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Discussion Starter #1
Check your Works Bell 75mm Hubs, the cast aluminum ones, if you've ordered one recently.

I ordered mine on March 1st.

Got an email from the US vendor to check for cracks. I couldn't help him with the batch number, which was only on the box, the sticker inside the hub only lists the catalog number. Dippette's standing orders are to not retain boxes for more than a week. :cry2:

Anyhow, if you have cracks, don't drive on it, replace it, contact your vendor, etc.

If no cracks, you should be fine.

Works Bell steering wheel hub adaptors - standard (75mm) (WB-049106 (910T)) TALL VERSION (75mm / 3")


WorksBellHub-Cracked_IMG_4188 by cdambrose, on Flickr


WorksBellHub-Cracked_IMG_4186 by cdambrose, on Flickr
 

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Discussion Starter #2
I think the scary part was that there was no warning. I guess the splines on the hub will hold, ...until they don't?

I'm new to modifications/upgrades/aftermarket stuff. Should I have been inspecting this stuff regularly? :eek:

I can't orphan the little Dipperino...
 

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Over the years, I've had a few (countable on one hand) customers report split splines when installing their cast aluminum Works Bell hubs. They insisted that they had followed the explicit torque limits prominently included in the packaging. I took them at their words, and took the high road and ate the costs of returning the damaged parts and free replacements.

When I requested to be reimbursed by the US importer of Works Bell, they blamed the customers as having been negligent, denied my claims, and left me holding the bag. As far as I'm aware, the manufacture in Japan has never changed their designs or materials, only reiterated in more prominent warnings on the packaging the limits of the torque when tightening the retaining nut on the steering column.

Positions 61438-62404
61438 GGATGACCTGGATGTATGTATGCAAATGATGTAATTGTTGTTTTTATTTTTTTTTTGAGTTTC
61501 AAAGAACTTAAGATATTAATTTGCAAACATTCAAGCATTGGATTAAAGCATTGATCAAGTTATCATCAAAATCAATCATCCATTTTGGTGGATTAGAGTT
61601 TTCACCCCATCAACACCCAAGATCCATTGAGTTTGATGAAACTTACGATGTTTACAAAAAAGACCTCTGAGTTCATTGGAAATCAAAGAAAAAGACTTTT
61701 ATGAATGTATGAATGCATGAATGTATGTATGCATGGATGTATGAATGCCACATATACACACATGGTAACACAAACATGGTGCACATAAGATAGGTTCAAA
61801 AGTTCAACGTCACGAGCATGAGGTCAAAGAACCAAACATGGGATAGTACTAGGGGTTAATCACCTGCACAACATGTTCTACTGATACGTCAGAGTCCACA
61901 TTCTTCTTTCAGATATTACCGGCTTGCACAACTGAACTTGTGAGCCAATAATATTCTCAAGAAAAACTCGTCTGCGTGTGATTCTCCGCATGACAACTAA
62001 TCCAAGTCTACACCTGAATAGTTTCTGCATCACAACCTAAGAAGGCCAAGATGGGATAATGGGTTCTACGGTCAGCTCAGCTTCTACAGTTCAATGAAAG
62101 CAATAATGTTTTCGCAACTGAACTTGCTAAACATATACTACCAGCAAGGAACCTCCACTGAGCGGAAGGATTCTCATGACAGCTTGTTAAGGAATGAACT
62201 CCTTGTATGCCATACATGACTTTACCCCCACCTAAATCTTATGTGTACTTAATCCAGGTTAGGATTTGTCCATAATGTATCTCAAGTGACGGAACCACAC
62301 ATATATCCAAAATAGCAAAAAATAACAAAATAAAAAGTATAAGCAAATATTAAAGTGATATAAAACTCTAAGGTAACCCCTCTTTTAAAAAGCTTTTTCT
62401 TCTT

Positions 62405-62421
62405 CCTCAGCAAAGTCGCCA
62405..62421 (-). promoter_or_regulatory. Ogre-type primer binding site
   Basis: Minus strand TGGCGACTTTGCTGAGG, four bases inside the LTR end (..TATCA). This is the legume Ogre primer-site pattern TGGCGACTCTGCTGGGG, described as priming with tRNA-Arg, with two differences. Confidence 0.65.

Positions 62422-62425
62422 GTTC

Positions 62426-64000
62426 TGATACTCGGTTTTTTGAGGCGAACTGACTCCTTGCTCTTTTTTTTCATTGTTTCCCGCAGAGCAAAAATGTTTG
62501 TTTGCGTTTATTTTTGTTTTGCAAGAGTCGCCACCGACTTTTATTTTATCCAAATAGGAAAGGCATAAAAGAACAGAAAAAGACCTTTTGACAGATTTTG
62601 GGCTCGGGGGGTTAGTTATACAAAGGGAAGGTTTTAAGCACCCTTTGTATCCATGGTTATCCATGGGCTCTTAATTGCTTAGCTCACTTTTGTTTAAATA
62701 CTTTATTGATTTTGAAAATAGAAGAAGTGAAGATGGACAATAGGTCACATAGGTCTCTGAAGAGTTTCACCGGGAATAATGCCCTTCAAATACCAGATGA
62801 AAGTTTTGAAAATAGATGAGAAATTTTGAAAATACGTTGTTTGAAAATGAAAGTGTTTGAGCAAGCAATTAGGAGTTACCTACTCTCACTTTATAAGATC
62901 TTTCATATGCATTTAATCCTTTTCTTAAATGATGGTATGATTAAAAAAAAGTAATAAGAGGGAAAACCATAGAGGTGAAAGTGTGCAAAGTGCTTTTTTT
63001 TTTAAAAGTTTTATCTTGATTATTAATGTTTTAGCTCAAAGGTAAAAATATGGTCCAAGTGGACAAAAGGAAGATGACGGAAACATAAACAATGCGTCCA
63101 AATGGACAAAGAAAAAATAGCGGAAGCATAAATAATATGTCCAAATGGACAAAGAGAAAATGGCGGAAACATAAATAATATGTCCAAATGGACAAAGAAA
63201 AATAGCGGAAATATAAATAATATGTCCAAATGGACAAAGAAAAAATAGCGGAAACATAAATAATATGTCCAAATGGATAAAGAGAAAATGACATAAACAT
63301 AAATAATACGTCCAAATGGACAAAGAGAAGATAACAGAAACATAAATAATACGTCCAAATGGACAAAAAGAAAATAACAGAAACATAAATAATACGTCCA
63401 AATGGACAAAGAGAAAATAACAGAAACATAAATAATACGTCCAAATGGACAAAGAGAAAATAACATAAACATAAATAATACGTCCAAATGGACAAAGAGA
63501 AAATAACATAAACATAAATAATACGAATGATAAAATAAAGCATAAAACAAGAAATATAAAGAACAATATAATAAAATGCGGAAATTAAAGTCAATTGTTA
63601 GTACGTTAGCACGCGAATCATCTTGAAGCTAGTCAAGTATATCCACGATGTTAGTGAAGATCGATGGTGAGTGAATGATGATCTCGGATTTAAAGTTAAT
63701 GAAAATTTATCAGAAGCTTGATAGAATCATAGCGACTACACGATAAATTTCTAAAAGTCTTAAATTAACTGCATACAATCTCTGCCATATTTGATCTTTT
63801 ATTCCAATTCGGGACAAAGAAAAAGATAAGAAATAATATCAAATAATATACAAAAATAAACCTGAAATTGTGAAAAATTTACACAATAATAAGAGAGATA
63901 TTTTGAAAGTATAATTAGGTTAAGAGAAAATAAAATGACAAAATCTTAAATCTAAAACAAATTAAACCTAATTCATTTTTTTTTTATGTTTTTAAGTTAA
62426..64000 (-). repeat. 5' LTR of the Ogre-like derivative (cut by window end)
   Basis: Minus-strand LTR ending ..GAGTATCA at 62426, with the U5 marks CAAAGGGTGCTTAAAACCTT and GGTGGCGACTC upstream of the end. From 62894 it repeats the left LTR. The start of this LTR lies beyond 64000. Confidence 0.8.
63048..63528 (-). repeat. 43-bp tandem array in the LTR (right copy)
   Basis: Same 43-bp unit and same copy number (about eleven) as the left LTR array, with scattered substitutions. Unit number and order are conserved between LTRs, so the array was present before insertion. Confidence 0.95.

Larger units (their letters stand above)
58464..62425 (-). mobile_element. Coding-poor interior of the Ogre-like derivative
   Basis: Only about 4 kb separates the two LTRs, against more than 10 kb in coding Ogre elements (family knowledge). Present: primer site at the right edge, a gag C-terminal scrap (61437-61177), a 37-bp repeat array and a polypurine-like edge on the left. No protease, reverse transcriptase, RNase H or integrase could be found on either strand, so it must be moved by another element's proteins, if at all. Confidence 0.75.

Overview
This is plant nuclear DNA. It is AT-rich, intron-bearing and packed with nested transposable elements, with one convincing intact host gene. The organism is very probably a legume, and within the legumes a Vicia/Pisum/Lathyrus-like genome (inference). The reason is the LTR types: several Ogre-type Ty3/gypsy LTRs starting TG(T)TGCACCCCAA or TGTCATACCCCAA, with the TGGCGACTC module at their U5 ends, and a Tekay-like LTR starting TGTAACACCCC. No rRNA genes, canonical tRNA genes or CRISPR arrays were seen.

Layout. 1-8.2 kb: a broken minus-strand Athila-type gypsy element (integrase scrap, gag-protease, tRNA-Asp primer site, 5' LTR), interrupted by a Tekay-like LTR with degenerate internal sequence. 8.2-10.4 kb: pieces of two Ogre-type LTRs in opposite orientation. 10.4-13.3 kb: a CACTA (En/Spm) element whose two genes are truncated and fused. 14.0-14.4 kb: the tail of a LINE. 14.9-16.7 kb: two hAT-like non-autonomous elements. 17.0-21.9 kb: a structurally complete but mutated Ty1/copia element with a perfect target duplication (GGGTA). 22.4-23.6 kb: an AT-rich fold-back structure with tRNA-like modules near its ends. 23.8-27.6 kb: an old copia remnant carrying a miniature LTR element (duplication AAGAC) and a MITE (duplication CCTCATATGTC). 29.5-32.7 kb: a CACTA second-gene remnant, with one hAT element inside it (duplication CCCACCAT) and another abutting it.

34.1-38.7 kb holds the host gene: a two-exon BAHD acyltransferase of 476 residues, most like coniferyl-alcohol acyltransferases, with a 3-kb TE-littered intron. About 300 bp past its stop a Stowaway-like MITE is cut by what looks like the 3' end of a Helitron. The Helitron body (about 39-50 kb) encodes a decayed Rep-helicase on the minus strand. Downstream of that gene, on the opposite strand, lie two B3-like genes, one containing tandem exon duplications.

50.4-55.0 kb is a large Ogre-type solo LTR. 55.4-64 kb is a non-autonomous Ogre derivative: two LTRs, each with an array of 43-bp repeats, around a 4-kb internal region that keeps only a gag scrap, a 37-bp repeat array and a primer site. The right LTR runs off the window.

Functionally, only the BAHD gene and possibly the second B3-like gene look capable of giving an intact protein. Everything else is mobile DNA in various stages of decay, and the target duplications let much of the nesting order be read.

Having invested in a big inventory of these hubs (see pic below) with forum posts about the few reported issues proliferating, I took it upon myself to find a solution that would enable me to feel comfortable offering the remainder of my stock to customers without qualifications.

I consulted with the machine shop that makes my shifter kits, and they came up with the idea of pressed-on retaining rings to prevent the hubs from splitting. So I had them modify all of the hubs that I had in stock. (See attached pics of the modified 909 hubs for NAs.)

This seemed to solve the problem. I've sold a bunch of hubs with the retainer rings and had no more reports of failures.

But the next time I placed an order with WBUSA to replenish my inventory, they informed me that they had learned that I had been "modifying their products without their authorization" and thus refused to sell their products to me for resale. So once I sell off my remaining inventory, I'll no longer offer their products. Instead, I offer Daikei hubs which are made of swaged steel, not aluminum, so there's no risk of them splitting. They are available in my store here: http://miataroadster.com/daikei/daikei-steering-wheel-hub-adaptors-compare-our-prices/g-66272.aspx

FYI, here's the page on Works Bell's Japan website about torque specs on the cast aluminum hubs (use Google Chrome browser to translate):

https://www.worksbell.co.jp/blank-tkcx0
 

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Bill, is that the Dakei hub for NA/NB's as your site says they don't fit either? :dunno:
 
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